durl
06-07-2007, 04:06 PM
Arroyo hasn't blamed his problems on Narron. After his last bad start (prior to last night) he said he just "didn't have it" or something to that effect.

mbgrayson
06-08-2007, 11:13 AM
Recently, I have been frustrated that Jerry Narron leaves the starter in just one inning too long. (I know this is a secondary effect of having a weak bullpen.)

Over the last 9 games, I went back and looked at how the Reds did in the last inning of work by each starter. Over these 9 innings, we have given up 11 runs for an RA of 11.0.

I realize that it can be expected that the starter always comes out for a reason; usually that he is struggling. We would expect a higher RA for the last inning of the starter.....

However, perhaps due to our bullpen issues, Jerry really has often left the starter out there too long. Notice that some of the bad results are when the pitch count is high....

Here are the details:

Date, Starter, last inning, result last inning, pitch count

29-May Belisle 8th 0 runs 102
30-May Harang 9th 0 runs 106
31-May Arroyo 5th 4 runs 83
1-Jun Livingstn 7th 1 run 108
2-Jun Lohse 6th 0 runs 95
3-Jun Belisle 7th 1 run 98
5-Jun Harang 6th 1 run 114
6-Jun Arroyo 7th 3 runs 119
7-Jun Lohse 9th 1 run 109

11 runs/9 innings=11.0 RA

RedsFanInMD
06-08-2007, 11:52 AM
Good pull. The common denominator I see there is Arroyo. I hope he's not becoming Milton-like in the since that once he hits that 6th/7th inning wall, he's done.

durl
06-08-2007, 12:17 PM
Yeah, Arroyo really skews the stat. Take out his 2 bad innings and it goes from:

11 runs/9 innings to 4 runs/7 innings.

That doesn't seem extraordinarily high to me unless I'm missing something. Don't get me wrong, I wish that number were lower.

Strikes Out Looking
06-08-2007, 01:13 PM
I think the problem isn't necessarily the slow hook on a whole, but on Narron's inability to think of each pitcher individually. Each of them has different abilities and different stamina--and the stamina isn't the same each time they go out to pitch.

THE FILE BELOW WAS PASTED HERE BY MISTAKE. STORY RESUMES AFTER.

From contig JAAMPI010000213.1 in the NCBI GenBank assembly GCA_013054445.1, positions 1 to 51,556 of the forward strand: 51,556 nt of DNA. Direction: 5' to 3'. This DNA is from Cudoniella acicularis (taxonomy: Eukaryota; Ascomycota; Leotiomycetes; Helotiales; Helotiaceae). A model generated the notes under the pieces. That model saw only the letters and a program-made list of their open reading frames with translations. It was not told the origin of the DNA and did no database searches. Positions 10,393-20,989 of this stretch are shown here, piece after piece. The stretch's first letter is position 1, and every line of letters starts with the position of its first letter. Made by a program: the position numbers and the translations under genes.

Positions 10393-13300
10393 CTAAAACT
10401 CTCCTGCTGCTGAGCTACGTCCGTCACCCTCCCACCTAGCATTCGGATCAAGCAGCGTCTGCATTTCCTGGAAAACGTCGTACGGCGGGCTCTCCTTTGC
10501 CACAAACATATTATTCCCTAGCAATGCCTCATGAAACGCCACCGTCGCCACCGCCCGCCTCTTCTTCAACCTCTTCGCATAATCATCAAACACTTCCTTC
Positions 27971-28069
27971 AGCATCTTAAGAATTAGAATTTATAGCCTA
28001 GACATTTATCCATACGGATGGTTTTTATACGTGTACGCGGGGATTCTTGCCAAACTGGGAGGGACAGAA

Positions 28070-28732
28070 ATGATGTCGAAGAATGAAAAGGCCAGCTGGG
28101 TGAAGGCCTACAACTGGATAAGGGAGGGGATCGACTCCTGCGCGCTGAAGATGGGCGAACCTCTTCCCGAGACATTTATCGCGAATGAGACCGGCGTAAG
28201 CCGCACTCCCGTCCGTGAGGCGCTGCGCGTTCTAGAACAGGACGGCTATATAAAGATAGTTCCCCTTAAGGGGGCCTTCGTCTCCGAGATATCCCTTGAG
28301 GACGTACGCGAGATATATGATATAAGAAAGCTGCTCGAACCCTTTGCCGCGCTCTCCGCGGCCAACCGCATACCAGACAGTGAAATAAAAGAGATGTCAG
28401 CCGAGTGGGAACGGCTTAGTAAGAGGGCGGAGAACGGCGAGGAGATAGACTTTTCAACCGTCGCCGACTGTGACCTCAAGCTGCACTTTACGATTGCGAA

For example, Bronson's stamina is definitely less now than earlier in the year. He shouldn't have been left in in his last start to throw 119 pitches. If he's limited for a few starts, I'm sure he'd come back and 119 pitches wouldn't tax him.

The problem with Lohse is two fold. One, a few weeks back, he was sick and never should have started. Two, he has an attention span that can go like that. Narron needs to recognize that when he goes bad, it's fast and needs to pull him. It's not a pitch count thing, it's an attention to detail thing.

Milton can go 5-6 max. Of course, he may never pitch for the Reds again.

By the way, I'd limit Homer tonight--if he goes over 7 innings or 100 pitches, unless he's tossing a no-hitter, I'd pull him. If Narron over taxes him, I'd fire him on the spot. (but of course, I've said in other posts, I'd fire Narron, so I'm just looking for yet another reason).

Jharb74
06-08-2007, 01:18 PM
Good pull. The common denominator I see there is Arroyo. I hope he's not becoming Milton-like in the since that once he hits that 6th/7th inning wall, he's done.

I have seen Arroyo sitting next to Milton a lot in the dugout.